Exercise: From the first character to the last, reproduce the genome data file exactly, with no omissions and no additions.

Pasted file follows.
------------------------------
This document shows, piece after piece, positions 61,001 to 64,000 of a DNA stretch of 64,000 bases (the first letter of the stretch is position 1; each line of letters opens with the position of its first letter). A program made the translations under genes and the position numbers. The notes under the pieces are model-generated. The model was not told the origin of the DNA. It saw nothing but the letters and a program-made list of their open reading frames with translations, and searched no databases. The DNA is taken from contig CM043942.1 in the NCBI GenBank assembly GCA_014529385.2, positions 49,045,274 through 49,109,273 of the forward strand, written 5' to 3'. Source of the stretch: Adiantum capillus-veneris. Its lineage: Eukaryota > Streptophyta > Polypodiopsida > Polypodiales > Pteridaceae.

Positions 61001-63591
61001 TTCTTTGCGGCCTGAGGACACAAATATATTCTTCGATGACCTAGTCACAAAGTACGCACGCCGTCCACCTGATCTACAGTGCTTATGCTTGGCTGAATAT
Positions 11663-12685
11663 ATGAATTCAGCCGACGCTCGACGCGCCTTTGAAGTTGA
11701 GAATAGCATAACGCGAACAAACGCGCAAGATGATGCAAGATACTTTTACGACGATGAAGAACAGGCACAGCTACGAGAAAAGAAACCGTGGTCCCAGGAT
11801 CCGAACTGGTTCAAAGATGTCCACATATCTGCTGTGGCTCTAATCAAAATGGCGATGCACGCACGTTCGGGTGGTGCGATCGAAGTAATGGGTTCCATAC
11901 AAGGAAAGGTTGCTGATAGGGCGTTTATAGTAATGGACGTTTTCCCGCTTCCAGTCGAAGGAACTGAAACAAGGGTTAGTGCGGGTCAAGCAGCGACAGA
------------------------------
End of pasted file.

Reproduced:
This document shows, piece after piece, positions 61,001 to 64,000 of a DNA stretch of 64,000 bases (the first letter of the stretch is position 1; each line of letters opens with the position of its first letter). A program made the translations under genes and the position numbers. The notes under the pieces are model-generated. The model was not told the origin of the DNA. It saw nothing but the letters and a program-made list of their open reading frames with translations, and searched no databases. The DNA is taken from contig CM043942.1 in the NCBI GenBank assembly GCA_014529385.2, positions 49,045,274 through 49,109,273 of the forward strand, written 5' to 3'. Source of the stretch: Adiantum capillus-veneris. Its lineage: Eukaryota > Streptophyta > Polypodiopsida > Polypodiales > Pteridaceae.

Positions 61001-63591
61001 TTCTTTGCGGCCTGAGGACACAAATATATTCTTCGATGACCTAGTCACAAAGTACGCACGCCGTCCACCTGATCTACAGTGCTTATGCTTGGCTGAATAT
Positions 11663-12685
11663 ATGAATTCAGCCGACGCTCGACGCGCCTTTGAAGTTGA
11701 GAATAGCATAACGCGAACAAACGCGCAAGATGATGCAAGATACTTTTACGACGATGAAGAACAGGCACAGCTACGAGAAAAGAAACCGTGGTCCCAGGAT
11801 CCGAACTGGTTCAAAGATGTCCACATATCTGCTGTGGCTCTAATCAAAATGGCGATGCACGCACGTTCGGGTGGTGCGATCGAAGTAATGGGTTCCATAC
11901 AAGGAAAGGTTGCTGATAGGGCGTTTATAGTAATGGACGTTTTCCCGCTTCCAGTCGAAGGAACTGAAACAAGGGTTAGTGCGGGTCAAGCAGCGACAGA